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The drama of volcanoes that erupted millions of years ago can still be felt on Tenerife, the largest of Spain’s Canary Islands. Located off the coast of West Africa, Tenerife’s profile is defined by the foreboding outline of Mount Teide, the third-tallest volcano in the world at 12,198 feet. But fear not, it’s dormant. These days, the island’s gorgeous beaches, historic towns, and plentiful natural attractions compete for travelers’ attention. You’ll find several photo-worthy black-sand beaches in the southwestern part of Tenerife near Costa Adeje, one of the newer beach resorts and reportedly a celebrity hotspot. The Carnaval celebration in the capital city of Santa Cruz is second only to that of Rio de Janeiro; for two weeks before Ash Wednesday, thousands of revelers in colorful costumes dance in the streets until the sun comes up.
Tenerife has two international airports: the older, smaller Tenerife Norte Airport (TFN), near Santa Cruz, and the larger and more modern Tenerife Sur Airport (TFS), which is close to Playa de las Americas. Both are well connected to transportation options — namely the public bus. The island is small, so you’ll likely be at your destination in under an hour. You don’t need a car to get around, but if you want to explore every last secluded cove, you may want to rent one (or a scooter). Otherwise, chartered excursions, cabs, and buses will get you where you need to go.
With very little rainfall and temperatures that hover between 70 and 83 degrees Fahrenheit year-round, there’s hardly a bad time to visit Tenerife. But given that the crowds peak in summer, spring and fall are the best times to book a vacation. In the spring, you’ll be greeted by daytime highs in the 70s, not to mention a greater chance of spotting migrating whales. The water is swimmable most of the year, with temperatures peaking around 75 in summer and dropping to around 65 in the coldest months of winter. Evening lows can hit 58 in February, so pack a light jacket to ward off the ocean winds during Carnaval.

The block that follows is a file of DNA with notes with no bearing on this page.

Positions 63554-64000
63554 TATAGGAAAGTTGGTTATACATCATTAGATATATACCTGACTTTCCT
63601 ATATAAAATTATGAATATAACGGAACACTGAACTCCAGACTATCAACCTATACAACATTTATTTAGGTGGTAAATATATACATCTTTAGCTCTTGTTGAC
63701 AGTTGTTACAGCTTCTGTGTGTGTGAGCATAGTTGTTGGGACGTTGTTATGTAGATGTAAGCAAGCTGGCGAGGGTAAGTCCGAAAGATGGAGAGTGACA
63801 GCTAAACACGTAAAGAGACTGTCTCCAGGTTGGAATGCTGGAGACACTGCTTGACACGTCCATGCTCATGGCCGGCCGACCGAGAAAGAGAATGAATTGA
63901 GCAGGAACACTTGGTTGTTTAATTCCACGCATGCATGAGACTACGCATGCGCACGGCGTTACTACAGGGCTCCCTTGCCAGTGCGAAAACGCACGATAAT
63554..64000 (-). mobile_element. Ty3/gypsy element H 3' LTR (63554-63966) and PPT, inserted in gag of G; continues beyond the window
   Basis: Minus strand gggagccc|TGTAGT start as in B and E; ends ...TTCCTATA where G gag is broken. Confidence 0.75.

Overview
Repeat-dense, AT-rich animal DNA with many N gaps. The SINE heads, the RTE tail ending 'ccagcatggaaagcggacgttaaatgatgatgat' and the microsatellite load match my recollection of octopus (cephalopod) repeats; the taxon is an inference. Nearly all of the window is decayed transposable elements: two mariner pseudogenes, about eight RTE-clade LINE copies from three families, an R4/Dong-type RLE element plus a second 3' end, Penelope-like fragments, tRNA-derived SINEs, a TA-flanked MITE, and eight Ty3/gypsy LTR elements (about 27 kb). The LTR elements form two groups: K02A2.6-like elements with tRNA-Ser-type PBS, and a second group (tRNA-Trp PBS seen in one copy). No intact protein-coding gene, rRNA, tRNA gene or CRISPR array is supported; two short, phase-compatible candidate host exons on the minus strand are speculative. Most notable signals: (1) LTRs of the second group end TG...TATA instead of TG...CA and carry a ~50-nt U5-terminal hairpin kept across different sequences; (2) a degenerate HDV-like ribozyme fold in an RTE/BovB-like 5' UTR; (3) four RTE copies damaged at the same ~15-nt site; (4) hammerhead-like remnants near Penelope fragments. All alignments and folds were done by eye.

If you’re looking for the quintessential Canary Islands beach-party vibe, head to the beaches along the southwestern coast of Tenerife. For a more subdued experience, opt for Costa Adeje or venture up the island’s eastern shore. With more than 40 miles of beaches to explore, you’re bound to find the right fit.
Tenerife’s capital city is home to architectural gems like the Baroque-style Church of the Immaculate Conception, the island’s most popular beach, and endless people-watching at the central Plaza de España.
There are two ways to experience Spain’s highest peak: You can spend five or six hours hiking it, or opt for the cable car, which gets you to the top in just eight glorious minutes.
Book a boat tour for a chance to glimpse the orcas, dolphins, humpbacks, and even the occasional blue whale known to hang out in the temperate waters off the Tenerife coast.